"We were hearing nothing. We weren't getting our e-mails answered" that were sent to local officials, said Dr. Mark LaRose, clinic president. "In their defense, there wasn't a lot of guidance from the state."

At one point, an independent pharmacist in their building offered to get some doses.

"Are you flipping kidding us? We are making all these phone calls," LaRose said. "It has been a difficult system to navigate."

Eventually, a local hospital provided doses to clinic staff and the county health department has made a limited number of doses available for patients.

"The vaccine we've gotten so far [for patients] is all from the county," LaRose said. "We haven't had any plan presented to us from the state level."

Other independent clinics wonder when they will get vaccines for their high-risk patients, especially since several systems, including Mayo, HealthPartners, Allina, M Health Fairview and Essentia are giving shots to their elderly patients.

Red Wing-based C.A.R.E. Clinic was notified that it will be getting some doses for its patients.

"I am excited about that possibility," Clinic President Julie Malyon said. "We will see when and if it actually translates into getting vaccine."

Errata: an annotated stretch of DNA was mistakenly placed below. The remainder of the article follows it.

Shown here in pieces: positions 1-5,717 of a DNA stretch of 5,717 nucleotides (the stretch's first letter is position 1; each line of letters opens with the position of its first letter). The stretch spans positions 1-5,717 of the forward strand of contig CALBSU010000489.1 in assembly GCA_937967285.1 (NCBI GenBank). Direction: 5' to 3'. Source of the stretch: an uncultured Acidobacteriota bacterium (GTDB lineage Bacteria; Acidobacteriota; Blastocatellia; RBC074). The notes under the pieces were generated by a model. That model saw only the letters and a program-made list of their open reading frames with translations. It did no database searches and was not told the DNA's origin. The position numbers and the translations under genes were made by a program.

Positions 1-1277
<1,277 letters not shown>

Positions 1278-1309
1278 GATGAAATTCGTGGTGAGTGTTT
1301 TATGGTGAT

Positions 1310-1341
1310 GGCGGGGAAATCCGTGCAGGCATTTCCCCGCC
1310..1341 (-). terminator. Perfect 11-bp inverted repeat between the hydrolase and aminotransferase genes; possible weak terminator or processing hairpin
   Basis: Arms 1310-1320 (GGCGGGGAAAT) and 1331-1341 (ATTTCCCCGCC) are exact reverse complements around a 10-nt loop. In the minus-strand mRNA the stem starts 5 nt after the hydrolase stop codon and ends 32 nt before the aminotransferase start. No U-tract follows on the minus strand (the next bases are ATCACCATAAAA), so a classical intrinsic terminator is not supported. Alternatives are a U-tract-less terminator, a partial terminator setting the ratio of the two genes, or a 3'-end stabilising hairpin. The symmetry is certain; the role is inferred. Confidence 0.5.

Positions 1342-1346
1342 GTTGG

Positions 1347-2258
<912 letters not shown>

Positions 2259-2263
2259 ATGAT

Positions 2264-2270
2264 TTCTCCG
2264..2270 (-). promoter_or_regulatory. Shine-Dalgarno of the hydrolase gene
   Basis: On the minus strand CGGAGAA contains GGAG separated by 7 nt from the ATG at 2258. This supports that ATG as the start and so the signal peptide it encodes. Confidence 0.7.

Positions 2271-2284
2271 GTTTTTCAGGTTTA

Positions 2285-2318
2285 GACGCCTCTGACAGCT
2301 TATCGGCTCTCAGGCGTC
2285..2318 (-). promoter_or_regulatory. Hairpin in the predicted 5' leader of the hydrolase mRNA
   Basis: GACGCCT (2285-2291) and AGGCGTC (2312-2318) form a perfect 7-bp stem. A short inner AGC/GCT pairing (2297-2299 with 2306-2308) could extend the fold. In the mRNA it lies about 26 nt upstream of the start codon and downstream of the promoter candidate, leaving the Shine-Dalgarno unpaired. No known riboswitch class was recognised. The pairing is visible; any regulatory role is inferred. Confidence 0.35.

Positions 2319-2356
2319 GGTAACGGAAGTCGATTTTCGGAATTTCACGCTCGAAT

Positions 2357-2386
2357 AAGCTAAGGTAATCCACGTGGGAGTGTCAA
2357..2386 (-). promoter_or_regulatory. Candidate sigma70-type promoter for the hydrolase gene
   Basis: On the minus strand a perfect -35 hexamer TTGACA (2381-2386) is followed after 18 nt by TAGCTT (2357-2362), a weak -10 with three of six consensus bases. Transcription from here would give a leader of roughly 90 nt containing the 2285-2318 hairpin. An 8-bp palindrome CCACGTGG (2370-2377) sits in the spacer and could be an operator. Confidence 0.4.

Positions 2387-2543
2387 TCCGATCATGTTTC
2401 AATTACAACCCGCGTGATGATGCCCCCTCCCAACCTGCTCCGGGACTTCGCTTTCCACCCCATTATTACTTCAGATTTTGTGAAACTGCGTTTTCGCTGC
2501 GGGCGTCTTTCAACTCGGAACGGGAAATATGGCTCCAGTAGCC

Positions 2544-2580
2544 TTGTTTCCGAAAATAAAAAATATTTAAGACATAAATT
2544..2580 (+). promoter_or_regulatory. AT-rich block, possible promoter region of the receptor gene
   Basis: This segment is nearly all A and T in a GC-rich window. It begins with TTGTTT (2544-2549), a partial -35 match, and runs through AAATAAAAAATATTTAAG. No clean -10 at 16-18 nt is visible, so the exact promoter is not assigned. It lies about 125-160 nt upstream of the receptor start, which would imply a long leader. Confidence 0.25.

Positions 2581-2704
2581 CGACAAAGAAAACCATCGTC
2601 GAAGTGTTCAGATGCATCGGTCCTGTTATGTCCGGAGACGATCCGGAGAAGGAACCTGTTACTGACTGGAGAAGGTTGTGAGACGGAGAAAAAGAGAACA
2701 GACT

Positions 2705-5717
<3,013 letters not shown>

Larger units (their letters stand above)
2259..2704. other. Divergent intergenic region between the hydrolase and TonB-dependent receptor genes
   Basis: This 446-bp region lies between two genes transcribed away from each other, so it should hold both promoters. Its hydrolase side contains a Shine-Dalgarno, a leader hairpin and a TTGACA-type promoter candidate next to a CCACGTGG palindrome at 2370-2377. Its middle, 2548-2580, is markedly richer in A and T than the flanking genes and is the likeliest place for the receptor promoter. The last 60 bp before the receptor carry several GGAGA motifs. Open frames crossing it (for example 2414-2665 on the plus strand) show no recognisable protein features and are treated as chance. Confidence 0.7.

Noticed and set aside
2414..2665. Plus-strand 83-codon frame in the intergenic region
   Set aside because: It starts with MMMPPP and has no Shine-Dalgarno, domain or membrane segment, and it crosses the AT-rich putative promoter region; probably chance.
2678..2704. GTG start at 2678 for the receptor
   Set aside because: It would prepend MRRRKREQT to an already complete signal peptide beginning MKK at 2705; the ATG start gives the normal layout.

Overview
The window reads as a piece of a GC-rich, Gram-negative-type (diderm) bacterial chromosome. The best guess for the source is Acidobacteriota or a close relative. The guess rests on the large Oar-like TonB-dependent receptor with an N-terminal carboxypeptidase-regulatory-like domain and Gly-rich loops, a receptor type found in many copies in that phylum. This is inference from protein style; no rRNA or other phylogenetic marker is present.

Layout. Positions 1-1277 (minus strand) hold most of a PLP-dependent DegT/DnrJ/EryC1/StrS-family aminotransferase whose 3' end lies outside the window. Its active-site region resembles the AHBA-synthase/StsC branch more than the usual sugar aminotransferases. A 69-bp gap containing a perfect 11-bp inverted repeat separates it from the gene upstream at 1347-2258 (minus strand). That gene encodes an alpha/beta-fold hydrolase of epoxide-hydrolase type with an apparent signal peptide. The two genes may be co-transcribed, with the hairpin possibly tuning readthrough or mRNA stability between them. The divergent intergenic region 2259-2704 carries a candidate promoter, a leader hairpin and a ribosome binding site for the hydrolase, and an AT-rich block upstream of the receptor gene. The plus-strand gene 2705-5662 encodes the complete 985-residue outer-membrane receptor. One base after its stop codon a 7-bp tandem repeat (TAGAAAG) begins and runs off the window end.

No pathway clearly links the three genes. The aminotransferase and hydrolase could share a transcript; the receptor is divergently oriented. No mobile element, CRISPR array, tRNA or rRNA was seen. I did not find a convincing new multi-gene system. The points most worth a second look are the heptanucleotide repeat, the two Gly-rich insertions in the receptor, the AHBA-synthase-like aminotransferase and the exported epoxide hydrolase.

Still, some clinic staff, including dental providers, have yet to be inoculated, as well as some of the 200 volunteers who provide essential services such as interpretation.

"We've been functioning without them, which is really hard," she said, noting that about half of the clinic's patients are first- or second-generation immigrants.

Troy Simonson, chief executive of Infinite Health Collaborative, told a Minnesota Senate health committee last week that clinics in his group, which employ 180 physicians and 2,500 workers, have had limited success in getting vaccine doses.

"There are other health care workers in the state beyond those employed by the major health systems," he said. "Many of the health care workers that are part of those independent physician practices have patient-facing roles."

Although some systems have made some doses available, Infinite Health has assigned the task of finding doses to some workers.

The situation has not changed since last week.

"We have not received any of the vaccine yet and have not been notified if we are going to be receiving any," a spokesman for the collaborative said.

Although case counts, hospitalizations and deaths have fallen dramatically since the fall, health officials say that the introduction of more infectious coronavirus strains into the United States underscores the need for mass vaccinations.

Minnesota health officials announced 28 deaths and 1,145 new infections Friday, bringing the state's pandemic total to 6,168 fatalities and 459,747 confirmed cases.

Twenty-two of the newly reported deaths involved people 65 and older, including 11 long-term care residents.

The state's hospitals are caring for 450 COVID-19 patients, including 95 in intensive care. Most who require hospital-level care have underlying health conditions that make them susceptible to COVID-19 complications, including heart, lung and kidney disease.

Glenn Howatt • 612-673-7192